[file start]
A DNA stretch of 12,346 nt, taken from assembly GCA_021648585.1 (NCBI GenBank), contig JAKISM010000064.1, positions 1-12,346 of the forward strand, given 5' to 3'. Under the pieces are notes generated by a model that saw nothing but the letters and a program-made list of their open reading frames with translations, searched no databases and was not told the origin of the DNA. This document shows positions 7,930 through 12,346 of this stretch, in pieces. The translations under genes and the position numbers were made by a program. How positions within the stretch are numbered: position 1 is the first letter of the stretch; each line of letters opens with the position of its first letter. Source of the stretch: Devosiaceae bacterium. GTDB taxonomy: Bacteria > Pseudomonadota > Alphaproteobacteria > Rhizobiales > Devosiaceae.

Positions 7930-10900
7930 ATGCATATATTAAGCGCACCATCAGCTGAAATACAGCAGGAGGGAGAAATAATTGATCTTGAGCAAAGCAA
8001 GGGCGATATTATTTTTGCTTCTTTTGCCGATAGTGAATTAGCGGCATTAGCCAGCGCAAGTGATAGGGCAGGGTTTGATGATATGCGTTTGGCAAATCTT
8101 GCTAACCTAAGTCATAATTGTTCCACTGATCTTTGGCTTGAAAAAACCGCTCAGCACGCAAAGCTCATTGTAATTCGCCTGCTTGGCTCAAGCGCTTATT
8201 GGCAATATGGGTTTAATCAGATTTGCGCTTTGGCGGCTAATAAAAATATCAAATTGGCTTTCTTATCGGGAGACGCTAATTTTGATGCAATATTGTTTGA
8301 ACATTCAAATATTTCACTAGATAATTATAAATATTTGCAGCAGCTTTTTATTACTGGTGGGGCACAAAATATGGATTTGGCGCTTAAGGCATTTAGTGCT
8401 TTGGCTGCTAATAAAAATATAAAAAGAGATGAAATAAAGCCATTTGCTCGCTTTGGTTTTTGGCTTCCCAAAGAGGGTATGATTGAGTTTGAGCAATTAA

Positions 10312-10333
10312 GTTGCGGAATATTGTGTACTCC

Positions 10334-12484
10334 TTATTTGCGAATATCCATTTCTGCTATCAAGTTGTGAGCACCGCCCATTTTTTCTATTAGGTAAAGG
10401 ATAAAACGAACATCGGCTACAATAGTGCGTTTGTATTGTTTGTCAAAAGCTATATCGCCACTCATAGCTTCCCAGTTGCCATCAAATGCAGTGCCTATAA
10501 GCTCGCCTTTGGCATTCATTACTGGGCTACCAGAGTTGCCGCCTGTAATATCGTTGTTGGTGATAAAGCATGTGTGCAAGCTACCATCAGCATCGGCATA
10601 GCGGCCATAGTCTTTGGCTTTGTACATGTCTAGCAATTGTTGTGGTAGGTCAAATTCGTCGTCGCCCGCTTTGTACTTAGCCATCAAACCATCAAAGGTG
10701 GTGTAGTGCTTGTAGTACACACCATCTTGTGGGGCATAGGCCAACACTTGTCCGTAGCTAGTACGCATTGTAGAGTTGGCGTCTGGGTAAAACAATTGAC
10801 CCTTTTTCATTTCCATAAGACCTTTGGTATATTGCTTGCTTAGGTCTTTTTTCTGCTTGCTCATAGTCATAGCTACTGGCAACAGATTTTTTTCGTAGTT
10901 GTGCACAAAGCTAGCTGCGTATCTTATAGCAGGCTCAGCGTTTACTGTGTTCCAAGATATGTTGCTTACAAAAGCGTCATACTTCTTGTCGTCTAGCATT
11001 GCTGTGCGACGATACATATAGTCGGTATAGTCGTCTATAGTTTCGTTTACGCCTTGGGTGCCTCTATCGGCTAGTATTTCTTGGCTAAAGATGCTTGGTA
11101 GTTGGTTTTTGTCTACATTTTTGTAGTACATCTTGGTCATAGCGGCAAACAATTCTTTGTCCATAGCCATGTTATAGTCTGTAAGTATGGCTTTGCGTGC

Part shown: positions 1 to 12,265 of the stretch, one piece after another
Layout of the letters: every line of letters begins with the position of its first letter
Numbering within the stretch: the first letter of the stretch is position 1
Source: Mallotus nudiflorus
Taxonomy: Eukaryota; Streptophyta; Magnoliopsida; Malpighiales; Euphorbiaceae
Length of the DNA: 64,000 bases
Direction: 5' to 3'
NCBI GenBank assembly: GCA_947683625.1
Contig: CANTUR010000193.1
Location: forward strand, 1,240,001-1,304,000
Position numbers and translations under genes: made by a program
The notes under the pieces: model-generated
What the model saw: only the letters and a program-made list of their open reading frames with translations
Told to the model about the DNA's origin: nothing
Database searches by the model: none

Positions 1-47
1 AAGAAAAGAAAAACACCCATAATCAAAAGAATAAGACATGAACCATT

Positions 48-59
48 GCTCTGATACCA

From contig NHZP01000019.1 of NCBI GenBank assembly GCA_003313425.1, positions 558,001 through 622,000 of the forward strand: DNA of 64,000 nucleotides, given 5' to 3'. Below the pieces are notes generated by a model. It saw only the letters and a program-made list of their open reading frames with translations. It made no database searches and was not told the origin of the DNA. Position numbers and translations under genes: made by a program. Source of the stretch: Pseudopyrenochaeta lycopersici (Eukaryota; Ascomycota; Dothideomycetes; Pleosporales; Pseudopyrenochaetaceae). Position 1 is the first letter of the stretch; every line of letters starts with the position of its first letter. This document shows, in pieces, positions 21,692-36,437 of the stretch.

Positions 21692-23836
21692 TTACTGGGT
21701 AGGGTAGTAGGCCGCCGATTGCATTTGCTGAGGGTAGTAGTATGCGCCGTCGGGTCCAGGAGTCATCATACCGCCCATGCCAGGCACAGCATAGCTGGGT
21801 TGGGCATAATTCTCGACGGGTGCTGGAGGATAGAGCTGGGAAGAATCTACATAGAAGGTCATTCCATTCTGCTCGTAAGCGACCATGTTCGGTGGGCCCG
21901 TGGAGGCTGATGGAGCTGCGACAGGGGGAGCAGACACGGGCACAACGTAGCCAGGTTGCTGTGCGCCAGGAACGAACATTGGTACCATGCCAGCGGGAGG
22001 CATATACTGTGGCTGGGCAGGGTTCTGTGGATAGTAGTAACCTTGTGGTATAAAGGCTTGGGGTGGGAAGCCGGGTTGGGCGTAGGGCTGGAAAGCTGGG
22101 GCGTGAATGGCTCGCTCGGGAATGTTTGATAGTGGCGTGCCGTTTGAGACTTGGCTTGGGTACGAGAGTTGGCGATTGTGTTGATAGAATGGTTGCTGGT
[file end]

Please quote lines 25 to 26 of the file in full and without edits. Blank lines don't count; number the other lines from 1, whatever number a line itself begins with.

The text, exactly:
Taxonomy: Eukaryota; Streptophyta; Magnoliopsida; Malpighiales; Euphorbiaceae
Length of the DNA: 64,000 bases